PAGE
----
'slow' is an adjective not an adverb and would thus be grammatically incorrect
And if we had HE WANTS TO AGE IN A SLOW MANNER like definition 17, it would work.
\17. in a slow manner; SLOWLY
and you wanna say that "he wants to age in a slow manner" doesn't mean "he wants to age slowly"?
Lica, in the phrase 'in a slow manner", the word "slow" is an adjective. But the phrase as a whole is an adverbial phrase equivalent to "slowly".
In other words, when an adverb is required, you can use "slowly" or the entire phrase "in a slow manner", but in standard English you cannot use just "slow".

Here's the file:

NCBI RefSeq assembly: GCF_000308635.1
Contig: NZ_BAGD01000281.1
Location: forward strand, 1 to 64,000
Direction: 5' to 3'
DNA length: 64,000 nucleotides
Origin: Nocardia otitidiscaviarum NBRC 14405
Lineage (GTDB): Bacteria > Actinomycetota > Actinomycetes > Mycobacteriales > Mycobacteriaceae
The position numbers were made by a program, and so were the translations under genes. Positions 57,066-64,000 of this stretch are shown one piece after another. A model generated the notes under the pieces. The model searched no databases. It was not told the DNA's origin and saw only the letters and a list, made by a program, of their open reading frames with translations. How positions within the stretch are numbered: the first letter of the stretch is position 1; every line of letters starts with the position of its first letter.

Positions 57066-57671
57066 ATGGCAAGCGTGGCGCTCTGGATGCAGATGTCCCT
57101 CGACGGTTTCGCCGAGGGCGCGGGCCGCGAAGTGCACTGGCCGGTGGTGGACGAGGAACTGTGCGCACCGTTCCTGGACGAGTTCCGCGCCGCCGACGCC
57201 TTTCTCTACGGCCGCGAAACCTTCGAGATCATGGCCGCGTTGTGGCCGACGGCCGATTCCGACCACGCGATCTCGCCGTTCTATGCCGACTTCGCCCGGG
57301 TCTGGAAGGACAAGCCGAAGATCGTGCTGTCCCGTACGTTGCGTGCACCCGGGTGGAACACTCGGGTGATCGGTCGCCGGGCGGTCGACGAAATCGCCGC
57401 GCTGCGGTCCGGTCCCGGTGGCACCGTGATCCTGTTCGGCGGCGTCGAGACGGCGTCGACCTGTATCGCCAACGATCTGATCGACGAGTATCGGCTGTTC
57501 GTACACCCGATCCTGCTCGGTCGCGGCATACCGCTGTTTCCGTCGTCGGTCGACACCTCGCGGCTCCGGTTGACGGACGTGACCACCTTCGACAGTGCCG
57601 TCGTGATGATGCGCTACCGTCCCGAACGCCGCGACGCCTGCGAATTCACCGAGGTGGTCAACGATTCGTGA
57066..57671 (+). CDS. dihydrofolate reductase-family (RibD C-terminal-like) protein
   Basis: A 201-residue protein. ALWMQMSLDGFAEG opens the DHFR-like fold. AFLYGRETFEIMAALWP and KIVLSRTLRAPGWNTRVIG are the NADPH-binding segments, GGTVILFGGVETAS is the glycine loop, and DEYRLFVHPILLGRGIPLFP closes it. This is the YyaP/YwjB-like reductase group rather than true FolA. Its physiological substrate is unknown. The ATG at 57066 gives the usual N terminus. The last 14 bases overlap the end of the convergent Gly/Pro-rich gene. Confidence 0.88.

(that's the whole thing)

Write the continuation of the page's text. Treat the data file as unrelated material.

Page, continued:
Lica, it is true that people speaking informal English will sometimes use as an adverb the adjective form (e.g., "slow") where standard English requires an adverb with the form in -ly (e.g., "slowly"), just as some people will say "wanna" sometimes instead of "want to". But the point is that those choices differ from STANDARD English.
The Czech in this DL course aims to be standard Czech (rather than Common Czech), and the English used aims to be standard English.
wow so I gave you link to a dictionary where it says that slow can be an adverb yet you continue to say that it can't be? you think you know better than the dictionary?